I woke up early last Sunday morning and, inspired by the gorgeous September sun, decided to write about what I’ve been up to over the last couple of weeks. For some reason, there is a medieval theme that runs through this which I hope you will find interesting…
First of all there was the Night Watchman’s tour of Bonn. Arranged by a friend of ours, we joined about 15 others from the international community for a tour of the city that we have lived in for well over 5 years. I did not expect to learn much, but thought it would be nice to spend time with like-minded people. I was wrong. Not about it being nice to spend time with like-minded people, but wrong about not having anything to learn about Bonn! I have often traipsed around this city, laden with heavy shopping bags and a badly depleted wallet. I have enjoyed its festivals, bars and restaurants more often than I’ve had hot dinners. And yet, I never noticed that Sternstrasse’s narrow buildings had not only their original name plates but also the numbers which were introduced later by the French. Nor did I notice that the buildings inside the city walls were made of wood and an important role of the night watchman – ironically with his burning torch – was to prevent the spread of fire! How could I have not known about the spread of disease, partly caused by the rats that feasted on the waste thrown out by the butchers in Wenzelgasse. Well of course, there is very little left of these old buildings and whilst enjoying this vibrant, wealthy and quite modern city, it’s easy for its 2000 year history to pass you by. But dressed in medieval clothes, the night watchman, who on this occasion was a women, and her assistant who was holding the aforementioned torch, helped by the night sky and heavy rain, was able to take us back in time with her tales, myths, legends and facts about life in a very different Bonn to the one we know today. It was both fascinating and enjoyable, even if some of the stories were a little harrowing or hard to believe!
The following day, we decided to visit Burg Satzvey in the Eifel. It is, without doubt, very beautiful with its moat, courtyards and two large medieval buildings. The problem was that the full visit was quite expensive for the short time that we had planned on being there, so we just went in for the free visit with limited access. This meant that within twenty minutes, we had seen everything we were going to see, which was a little disappointing. Our own fault I guess, and as I now look at the picture below, I can’t help thinking that it would be worth another trip out there one day.
Then a few days later, I was back in the Eifel again, this time to play Swim golf with my colleagues. We played golf for a couple of hours on a course in the Brohl valley, overlooked by a castle on top of a steep hill. We then went into a delightful little restaurant at the top of the course with wonderful views of the valley. My colleague told me what it was like to grow up around these parts, which basically involved drinking contests and competing for the affections of the local girls – not that dissimilar to where I grew up! We ate a local speciality called Maarhofspießbraten, which is pork, stuffed with onions, rolled and cooked on a spit over a fire. It was a delicious local take on the better known spit roast.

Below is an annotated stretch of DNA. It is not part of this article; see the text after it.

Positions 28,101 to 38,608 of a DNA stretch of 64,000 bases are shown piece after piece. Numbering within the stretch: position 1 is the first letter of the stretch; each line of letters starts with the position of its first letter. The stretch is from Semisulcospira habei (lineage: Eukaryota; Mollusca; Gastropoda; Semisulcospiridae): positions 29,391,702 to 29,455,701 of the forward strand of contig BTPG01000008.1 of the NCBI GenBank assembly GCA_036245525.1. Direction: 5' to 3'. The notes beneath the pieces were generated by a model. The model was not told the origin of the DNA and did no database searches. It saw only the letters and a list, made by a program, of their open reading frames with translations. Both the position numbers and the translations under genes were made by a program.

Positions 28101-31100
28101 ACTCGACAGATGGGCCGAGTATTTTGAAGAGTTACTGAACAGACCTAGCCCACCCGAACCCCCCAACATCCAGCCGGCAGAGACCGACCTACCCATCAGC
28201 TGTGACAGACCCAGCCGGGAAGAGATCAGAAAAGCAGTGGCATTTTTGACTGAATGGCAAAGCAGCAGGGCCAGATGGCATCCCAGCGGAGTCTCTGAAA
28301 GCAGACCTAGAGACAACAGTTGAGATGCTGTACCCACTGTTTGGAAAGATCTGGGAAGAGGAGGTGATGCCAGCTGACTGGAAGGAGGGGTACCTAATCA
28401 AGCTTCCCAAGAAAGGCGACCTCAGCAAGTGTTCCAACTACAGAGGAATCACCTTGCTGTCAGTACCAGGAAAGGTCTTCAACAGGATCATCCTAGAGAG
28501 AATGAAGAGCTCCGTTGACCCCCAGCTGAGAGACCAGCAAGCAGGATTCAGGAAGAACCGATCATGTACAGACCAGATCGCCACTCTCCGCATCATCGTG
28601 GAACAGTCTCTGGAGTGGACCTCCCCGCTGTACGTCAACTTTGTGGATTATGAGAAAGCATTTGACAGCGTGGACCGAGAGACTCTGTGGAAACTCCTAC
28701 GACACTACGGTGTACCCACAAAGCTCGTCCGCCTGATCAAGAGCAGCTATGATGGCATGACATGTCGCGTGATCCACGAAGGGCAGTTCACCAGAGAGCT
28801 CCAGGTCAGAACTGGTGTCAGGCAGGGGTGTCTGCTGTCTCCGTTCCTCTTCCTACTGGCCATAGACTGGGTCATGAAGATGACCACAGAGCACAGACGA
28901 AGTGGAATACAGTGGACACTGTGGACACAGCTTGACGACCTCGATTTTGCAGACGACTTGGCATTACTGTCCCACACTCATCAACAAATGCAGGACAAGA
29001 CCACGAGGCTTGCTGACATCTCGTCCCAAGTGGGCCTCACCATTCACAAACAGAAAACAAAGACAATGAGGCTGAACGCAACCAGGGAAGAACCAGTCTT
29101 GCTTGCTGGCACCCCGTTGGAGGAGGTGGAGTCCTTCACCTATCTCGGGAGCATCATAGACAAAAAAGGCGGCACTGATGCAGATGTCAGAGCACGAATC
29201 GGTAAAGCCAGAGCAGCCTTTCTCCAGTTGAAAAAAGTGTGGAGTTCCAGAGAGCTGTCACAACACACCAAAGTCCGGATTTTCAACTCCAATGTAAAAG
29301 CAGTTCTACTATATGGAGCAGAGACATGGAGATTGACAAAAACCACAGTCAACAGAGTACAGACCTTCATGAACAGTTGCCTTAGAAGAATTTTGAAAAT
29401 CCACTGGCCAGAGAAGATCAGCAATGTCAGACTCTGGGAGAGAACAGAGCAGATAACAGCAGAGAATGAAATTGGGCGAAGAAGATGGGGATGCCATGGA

A few days later, I brought my wife back to the Eifel to see the castle which I had been admiring from the golf course. I must write a blog post dedicated to the Eifel – it is quite possibly the most beautiful and interesting region that I have ever had the good fortune to live near. Characterised by a turbulent history of volcanic activities that lasted up until about 10,000 years ago and conflicts that took place until the middle of the last century, there is a dramatic landscape of hills, castles, extinct cone-shaped volcanoes and volcanic lakes. All volcanic activity is, according to the Vulkaneifel, now dormant, and there are “no current signs of danger.” There is even a cold water geyser which sprays water up into the air every 30 minutes or so. I had mistakenly thought this might be caused by volcanic activity, but when I read Curiosity.com, I realised it is simply caused by underground water that is rich in carbon dioxide.
The castle near where I had played golf was Burg Olbrück. Here we enjoyed an afternoon watching the medieval enactments, listening to the medieval music (which sounded rather Scottish to me), climbing the large tower, listening to stories about knights, earls, feuds, battles and how tough life was back then. Despite this, I found myself romanticising about the simplicity of medieval life. I looked at the men with their long hair and beards, dressed in their old costumes, camped out for the weekend, and thought perhaps I was not the only one who thought like this…
And that’s if for now, hopefully my next update will be from the 21st century! 🙂
© Chris Robinson 2014. All rights reserved.